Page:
As Vaccine Prices Soar, Big Pharma Profits | Stephen Cornish

As Vaccine Prices Soar, Big Pharma Profits | Stephen Cornish

Last week in Berlin more than 15 countries, along with the European Commission, the Gates Foundation and others, pledged over US$7.5 billion to buy vaccines for the children of the world's poorest countries for the next five years. Canada alone pledged $500 million to Gavi, the Vaccine Alliance. While this is great news for the millions of children living in the 73 countries supported by Gavi, there were other big winners: the pharmaceutical companies that benefit from the soaring vaccine prices they charge for vaccines worldwide.

One of the new vaccines Gavi is tasked with introducing is the pneumonia vaccine (PCV), which aims to combat a major childhood killer in developing countries. A dramatic 37 per cent (or US$2.8 billion) of the total amount raised for Gavi last week from taxpayers and private foundations will go to pay for just this one high-priced vaccine, which today is produced by only two pharmaceutical giants: GlaxoSmithKline and Pfizer. The two companies have made more than US$19 billion in sales off of the vaccine since its launch, yet still charge developing countries unaffordable and unsustainable prices. It's important to point out that this vaccine was initially developed for children in wealthy countries, and its research and development costs have long been recovered.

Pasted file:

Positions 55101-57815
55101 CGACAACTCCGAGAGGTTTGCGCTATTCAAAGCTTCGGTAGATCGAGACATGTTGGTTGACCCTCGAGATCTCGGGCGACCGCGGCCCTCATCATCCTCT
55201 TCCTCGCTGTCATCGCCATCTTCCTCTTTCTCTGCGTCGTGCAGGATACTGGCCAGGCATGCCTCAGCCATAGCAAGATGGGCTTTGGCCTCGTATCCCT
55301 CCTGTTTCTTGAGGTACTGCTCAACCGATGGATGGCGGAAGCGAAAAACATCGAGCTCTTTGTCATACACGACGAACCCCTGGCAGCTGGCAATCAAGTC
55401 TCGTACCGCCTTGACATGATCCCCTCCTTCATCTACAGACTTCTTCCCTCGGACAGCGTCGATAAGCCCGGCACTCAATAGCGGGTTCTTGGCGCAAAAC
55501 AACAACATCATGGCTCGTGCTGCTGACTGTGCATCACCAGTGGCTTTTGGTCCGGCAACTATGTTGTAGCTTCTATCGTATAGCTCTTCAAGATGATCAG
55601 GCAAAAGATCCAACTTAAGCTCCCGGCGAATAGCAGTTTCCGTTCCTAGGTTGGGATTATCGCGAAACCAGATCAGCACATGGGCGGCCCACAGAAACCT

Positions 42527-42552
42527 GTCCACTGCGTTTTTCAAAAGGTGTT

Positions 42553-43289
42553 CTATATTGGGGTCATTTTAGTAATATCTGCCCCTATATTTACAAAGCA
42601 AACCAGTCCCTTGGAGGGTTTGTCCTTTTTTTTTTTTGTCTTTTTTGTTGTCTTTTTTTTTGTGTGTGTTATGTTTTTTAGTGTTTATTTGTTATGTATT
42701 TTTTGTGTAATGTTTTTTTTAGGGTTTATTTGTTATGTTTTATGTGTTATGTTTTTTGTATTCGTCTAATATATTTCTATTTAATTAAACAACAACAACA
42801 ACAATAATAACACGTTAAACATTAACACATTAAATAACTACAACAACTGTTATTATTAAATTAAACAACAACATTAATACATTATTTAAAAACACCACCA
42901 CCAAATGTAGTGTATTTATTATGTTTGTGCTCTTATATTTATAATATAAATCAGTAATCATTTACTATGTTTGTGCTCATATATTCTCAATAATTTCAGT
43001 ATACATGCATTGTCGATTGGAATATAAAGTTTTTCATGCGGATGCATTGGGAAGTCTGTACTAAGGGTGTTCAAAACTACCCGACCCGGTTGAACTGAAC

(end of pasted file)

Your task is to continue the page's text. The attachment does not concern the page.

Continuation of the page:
On January 20, Médecins Sans Frontières/Doctors Without Borders (MSF) released the second edition of its vaccine pricing report, The Right Shot, which showed that in the poorest countries, the price to vaccinate a child is now a colossal 68 times more expensive than it was in 2001, with many parts of the world unable to afford new high-priced vaccines such as the one for pneumococcal disease. The pneumonia vaccine alone accounts for approximately 45 per cent of the full vaccination package price tag.

MSF supports the roll-out of new vaccines in developing countries, and is encouraged to see robust support to buy vaccines for these countries. But Canada should make sure that its taxpayer money is spent effectively, and is able to buy as many vaccines as possible. Canada should push pharmaceutical companies to further reduce the price of lifesaving vaccines, and a good place to start is by urging companies to make their research and production costs public.

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